Application to industry

Figure 3:
Electron microscope images of various metal porous materials,
(top) gold, (middle) copper, (bottom) platinum.

 Dr. Yamauchi also discusses future development. If it is possible to obtain new porous adsorbent materials which adsorb only a designated substance by verifying the material composition), the diameter and shape of the pores and various other parameters, the range of applications will be infinitely wide. “Since these are new materials which have not existed until now, they will have a large impact on industry. For example, it is interesting that there are mesoporous materials that selectively adsorb only the odor (formaldehyde) emitted when a new house is constructed and aromatic compounds that contain carcinogens. For instance, mesoporous carbon, which has a high graphitization degree, demonstrates an aromatic compound adsorption capacity that cannot be realized with conventional active carbon or silica. This suggests that use will not be limited to electrode catalysts, but may also include a variety of other industrial applications.”
 When developing concrete applications for new materials, Dr. Yamauchi always carries out the developmental work after partnering with a company. This is because, for him, what is most important to pursue from the viewpoint of science is the research theme of “creation of new materials based on porous metal and metal oxide materials.” Since the applications of porous materials are considered to be unlimited, he believes that the focus of this theme may be blurred if he spreads himself too thin.

Involved in training of young people as a young researcher

 Dr. Yamauchi began working at the National Institute for Materials Science (NIMS) immediately after completing graduate school. This April, in his ninth year with NIMS, he became the youngest person to become a MANA Principal Investigator ( PI ). Thanks to training in the international environment at MANA, he says that his English conversation, which was difficult for him in his student days, has improved to the point that he can engage in even nitpicking discussions in English. He also has words of praise for MANA, which has a complete support system for researchers, beginning with its technical support team, saying that it is a suitable place to extend his talents. These days, when he has a real feeling of the weight of responsibility, he is leading his research life with an awareness that he is a bridge between young researchers and veterans. Moreover, he is also a Professor in the Waseda University-NIMS Joint Graduate Program, and is in a position to advise 10 graduate students. “For research in materials science, it is important absolutely not to waste failures and accidents. When you do something new, there is a fairly high percentage of failures. Mistakes in the conditions or changes in the composition often lead to an unexpected result. This tend to occur easily because students who are engaged in research while constantly rushing about. I help by skillfully picking that up and summarizing it in the form of research results. The unexpected result also deepens understanding.”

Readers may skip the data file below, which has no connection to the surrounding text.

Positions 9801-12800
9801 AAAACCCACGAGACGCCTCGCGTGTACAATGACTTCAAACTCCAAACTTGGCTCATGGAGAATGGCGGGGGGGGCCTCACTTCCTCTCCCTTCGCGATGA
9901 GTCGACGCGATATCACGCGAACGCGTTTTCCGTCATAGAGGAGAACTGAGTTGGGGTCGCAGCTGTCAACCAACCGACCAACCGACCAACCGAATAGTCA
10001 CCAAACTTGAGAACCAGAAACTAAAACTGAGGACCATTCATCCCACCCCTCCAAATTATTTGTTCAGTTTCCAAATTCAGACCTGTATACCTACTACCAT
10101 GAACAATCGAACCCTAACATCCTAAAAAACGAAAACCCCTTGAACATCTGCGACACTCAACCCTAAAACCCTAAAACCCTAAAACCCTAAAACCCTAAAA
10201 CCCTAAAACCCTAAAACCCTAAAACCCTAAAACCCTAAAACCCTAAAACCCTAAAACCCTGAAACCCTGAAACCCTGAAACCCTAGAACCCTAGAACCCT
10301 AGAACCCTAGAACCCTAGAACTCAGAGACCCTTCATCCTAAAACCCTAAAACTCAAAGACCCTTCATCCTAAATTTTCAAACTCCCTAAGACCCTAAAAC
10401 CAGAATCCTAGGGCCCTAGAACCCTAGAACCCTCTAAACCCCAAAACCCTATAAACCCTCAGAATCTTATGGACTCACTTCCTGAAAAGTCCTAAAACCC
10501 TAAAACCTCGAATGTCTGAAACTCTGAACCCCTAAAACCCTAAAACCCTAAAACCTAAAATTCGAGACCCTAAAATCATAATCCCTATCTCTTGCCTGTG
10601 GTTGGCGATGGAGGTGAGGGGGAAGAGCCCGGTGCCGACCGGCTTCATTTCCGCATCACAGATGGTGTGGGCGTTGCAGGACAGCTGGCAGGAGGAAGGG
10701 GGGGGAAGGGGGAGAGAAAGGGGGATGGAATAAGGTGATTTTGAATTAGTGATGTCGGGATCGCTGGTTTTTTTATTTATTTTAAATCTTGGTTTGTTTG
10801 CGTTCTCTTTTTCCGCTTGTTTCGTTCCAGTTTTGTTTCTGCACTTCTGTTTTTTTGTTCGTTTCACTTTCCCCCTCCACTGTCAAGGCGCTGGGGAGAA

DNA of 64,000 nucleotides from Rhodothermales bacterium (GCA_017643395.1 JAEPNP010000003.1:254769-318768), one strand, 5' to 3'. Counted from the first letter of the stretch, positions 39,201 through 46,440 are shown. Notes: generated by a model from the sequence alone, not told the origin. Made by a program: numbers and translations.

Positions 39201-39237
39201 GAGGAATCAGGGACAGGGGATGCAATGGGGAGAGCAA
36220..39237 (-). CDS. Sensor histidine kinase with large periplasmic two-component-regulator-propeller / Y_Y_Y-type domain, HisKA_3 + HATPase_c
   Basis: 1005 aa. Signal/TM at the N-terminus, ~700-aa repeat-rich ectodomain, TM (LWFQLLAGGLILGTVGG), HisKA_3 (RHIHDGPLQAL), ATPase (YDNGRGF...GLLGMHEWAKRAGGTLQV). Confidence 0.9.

In addition, Dr. Yamauchi is taking up a teaching post at the University of Wollongong in Australia in May of 2016. This is an example of the new system being promoted by NIMS, which makes it possible to hold official positions at multiple research institutions. “Of course, the content of my research will center on metal and metal oxide porous materials, as it has until now. This should encourage more active exchanges between our laboratory and the laboratory in Australia. I'm looking forward to it.”

Dreams for the future

 “If I’m asked about hobbies in my private life, I answer by saying that I can’t name any one thing.” He is a Ph.D. who enjoys snowboarding and scuba diving (he has a license), but he is full of curiosity and too interested in many things. When he thinks about what he really wants to do, ultimately, the answer is research. “After all, it’s really moving when I see a beautiful material with an electron microscope. Recently, friends have told me that I look ambitious,” Dr. Yamauchi says with a wry smile.
 Dr. Yamauchi, who aims to pioneer a new research field with a tremendously energetic research motivation, says this: “In the first place, the division between organic chemistry and inorganic chemistry is strange. Materials chemistry handles all types of materials.” “Eventually, I’d like to skillfully incorporate organic synthesis reactions with inorganic compositions, and synthesize organic-inorganic hybrids elegantly.” When Dr. Yamauchi talks about his dream: “The more other people think that synthesis of a composition is difficult, the more I want to try it.” “Something that can be done simply isn’t interesting. Succeed in synthesis through repeated hard work, and the world will praise you!”

Yusuke Yamauchi  Yusuke Yamauchi  Principal Investigator, MANA Nano-Materials Field Group Leader, Mesoscale Materials Chemistry Group
Nano-Materials Field, MANA PI, Group Leader, Mesoscale Materials Chemistry Group
Ph.D. (Engineering).
Completed the doctoral course at the Graduate School of Science & Engineering, Waseda University in 2007, and entered NIMS as an International Center for Young Scientists (ICYS) Researcher.
Became a MANA Independent Scientist in 2007 and MANA Principal Investigator and Professor of the University of Wollongong (Australia) in 2016.
Dr. Yamauchi also holds concurrent positions as Visiting Professor at Tianjin University (China), King Saud University (Saudi Arabia), Waseda University, etc.